Those two words are so powerful they can completely change the emotional temperature of a room. They are so powerful they can instantly make people want to do more for you. A little appreciation goes an awfully long way.

Say thank you to your employees who come to work every day. They could have chosen to fake sick and stay home. Say thank you to your customers who give you their money. They could have chosen to give it to your competitor, or just hang onto it. Say thank you to sales reps that take the time out of their busy day to make sure you have samples and little freebies to try out. They could have just not bothered. Say thank you to your boss who keeps you working. Say thank you to your significant other for being so sweet. Thank your friends, relatives and neighbours, just because they said or did something that made you feel good.

People make efforts on our behalf all the time. Take the time to notice and acknowledge the contributions that are made. No kind act is too small to be allowed to go unnoticed. Make a call, send an email, say thank you and be grateful for all you have been given.

By the way, thank you for reading this. I really appreciate your interest.

Identifying the talents of your employees, or your own talents, for that matter, is crucial in the battle to secure an engaged workforce. One of the questions used in Gallup’s famous employee engagement survey is “At work, do I get to do what I do best every day?” It is a sad fact that many people work in areas where they have developed skills they actually have little talent for. Sometimes, people may be so skilled at something, they appear to have talent, but where there is no passion, there is no talent.

My father was a violinist. He played the violin every day of his life until he could play no more. If he had even five minutes to spare while he waited for my mother to get ready to go out, he would take out his violin and practice. What was he practicing for? He wasn’t a concert violinist (although he could have been). He didn’t have an event to prepare for. He practiced because he loved it, and he wanted to keep his skills sharp. The violin was as much a part of him as the hair on his head. It was his greatest passion. Playing energized him and brought him joy.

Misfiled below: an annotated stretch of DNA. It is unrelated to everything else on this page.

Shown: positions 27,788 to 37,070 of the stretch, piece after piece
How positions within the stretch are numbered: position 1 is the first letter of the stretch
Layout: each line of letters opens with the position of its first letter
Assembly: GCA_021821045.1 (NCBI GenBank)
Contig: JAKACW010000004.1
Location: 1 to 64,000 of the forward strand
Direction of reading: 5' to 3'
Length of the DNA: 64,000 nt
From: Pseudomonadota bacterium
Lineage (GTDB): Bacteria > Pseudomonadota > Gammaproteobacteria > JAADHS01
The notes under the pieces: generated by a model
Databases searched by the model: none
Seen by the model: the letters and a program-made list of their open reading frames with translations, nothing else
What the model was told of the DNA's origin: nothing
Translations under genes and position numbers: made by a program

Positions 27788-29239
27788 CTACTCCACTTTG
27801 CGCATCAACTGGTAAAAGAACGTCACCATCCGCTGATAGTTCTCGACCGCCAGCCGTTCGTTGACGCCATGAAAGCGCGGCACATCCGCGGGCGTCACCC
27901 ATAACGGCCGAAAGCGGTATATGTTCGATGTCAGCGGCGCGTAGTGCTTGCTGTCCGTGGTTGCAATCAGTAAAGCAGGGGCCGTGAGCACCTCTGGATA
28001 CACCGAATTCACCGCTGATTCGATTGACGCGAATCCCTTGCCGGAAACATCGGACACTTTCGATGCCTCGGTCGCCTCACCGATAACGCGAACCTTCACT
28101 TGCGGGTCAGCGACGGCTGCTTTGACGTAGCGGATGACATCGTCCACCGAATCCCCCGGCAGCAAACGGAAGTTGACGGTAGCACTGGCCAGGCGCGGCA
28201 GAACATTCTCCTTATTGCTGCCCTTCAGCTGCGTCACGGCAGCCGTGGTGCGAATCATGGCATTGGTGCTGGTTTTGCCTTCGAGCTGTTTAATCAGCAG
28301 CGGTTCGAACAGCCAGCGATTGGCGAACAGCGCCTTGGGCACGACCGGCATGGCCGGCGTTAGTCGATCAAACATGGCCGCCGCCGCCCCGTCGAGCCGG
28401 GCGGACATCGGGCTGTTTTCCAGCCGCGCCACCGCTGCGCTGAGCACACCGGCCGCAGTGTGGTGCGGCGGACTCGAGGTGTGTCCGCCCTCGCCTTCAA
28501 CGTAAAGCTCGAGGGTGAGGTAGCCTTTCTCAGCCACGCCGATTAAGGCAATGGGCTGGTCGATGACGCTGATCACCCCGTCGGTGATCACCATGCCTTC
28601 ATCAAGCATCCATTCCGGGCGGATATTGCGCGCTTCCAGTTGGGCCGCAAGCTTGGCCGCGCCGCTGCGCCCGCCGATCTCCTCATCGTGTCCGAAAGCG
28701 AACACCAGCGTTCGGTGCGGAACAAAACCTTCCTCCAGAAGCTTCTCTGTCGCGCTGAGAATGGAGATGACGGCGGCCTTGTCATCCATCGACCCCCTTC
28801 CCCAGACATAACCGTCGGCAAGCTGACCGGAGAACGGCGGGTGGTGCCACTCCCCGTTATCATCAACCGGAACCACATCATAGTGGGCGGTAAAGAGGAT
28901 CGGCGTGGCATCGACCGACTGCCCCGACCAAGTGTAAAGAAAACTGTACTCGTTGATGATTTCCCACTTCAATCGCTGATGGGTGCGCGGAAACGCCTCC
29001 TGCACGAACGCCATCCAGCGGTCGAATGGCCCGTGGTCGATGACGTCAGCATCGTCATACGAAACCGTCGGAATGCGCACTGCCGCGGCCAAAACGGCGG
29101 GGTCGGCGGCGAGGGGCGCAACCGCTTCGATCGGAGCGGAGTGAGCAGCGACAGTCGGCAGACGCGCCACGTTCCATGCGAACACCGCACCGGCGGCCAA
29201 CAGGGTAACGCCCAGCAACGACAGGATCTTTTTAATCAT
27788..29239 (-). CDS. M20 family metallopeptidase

My father also gave violin lessons to people over the years. Teaching was not his passion. He was, in fact a terrible teacher (sorry, Dad). He had no patience for his pupils, he would yell at them when they made mistakes. He was a terrible motivator and was far too critical to be a talented teacher. Knowing how to do something and knowing how to teach something are two completely different skill sets. That is why the most talented performers are not necessarily the most talented teachers. It is also why your best sales people are not necessarily the best sales managers.

One of the best ways to identify talent versus skill is to analyze how you feel after completing a task. If you feel a sense of joy and a rush of energy after spending hours doing something, then you are using your talent. If you feel drained, have a headache or are just so glad to finally be done with that mess, then you just did something you have no talent for. You were working with a skill.

I am a firm believer in spending the bulk of my time doing the things I do best, and letting others do the things they do best. Whenever I have to hire people, I try to hire people who are naturally good at the things I am terrible at. That makes for a more efficient team.

If you are not good at initiating tasks, then hire someone who is. If you are not a good designer, but know how to design, hire someone who is a truly talented designer. Being able to do something exceptionally well is the edge you need to take your business to the next level. If you think you are saving yourself money by performing to mediocre standards, think again.

In business, talent is everything. Having your people work within their areas of talent, not just their skill sets will provide you with a higher level of employee engagement. It will allow your team to deliver exceptional outcomes, and will ultimately make you more money.

Most people hate performance reviews. I often hear complaints that review time seems to be the perfect opportunity for your boss to kick your rear end into your front end. What really drives people crazy is that many times the poor review just seems to come out of nowhere! What could possibly drive your boss to give you such unexpected grief? Here are a few possibilities to consider:

Your Boss is Disorganized: If you have never or have rarely met to discuss progress on your objectives prior to your most recent review, your boss doesn’t have her priorities straight. A course in Time Management would do her a lot of good!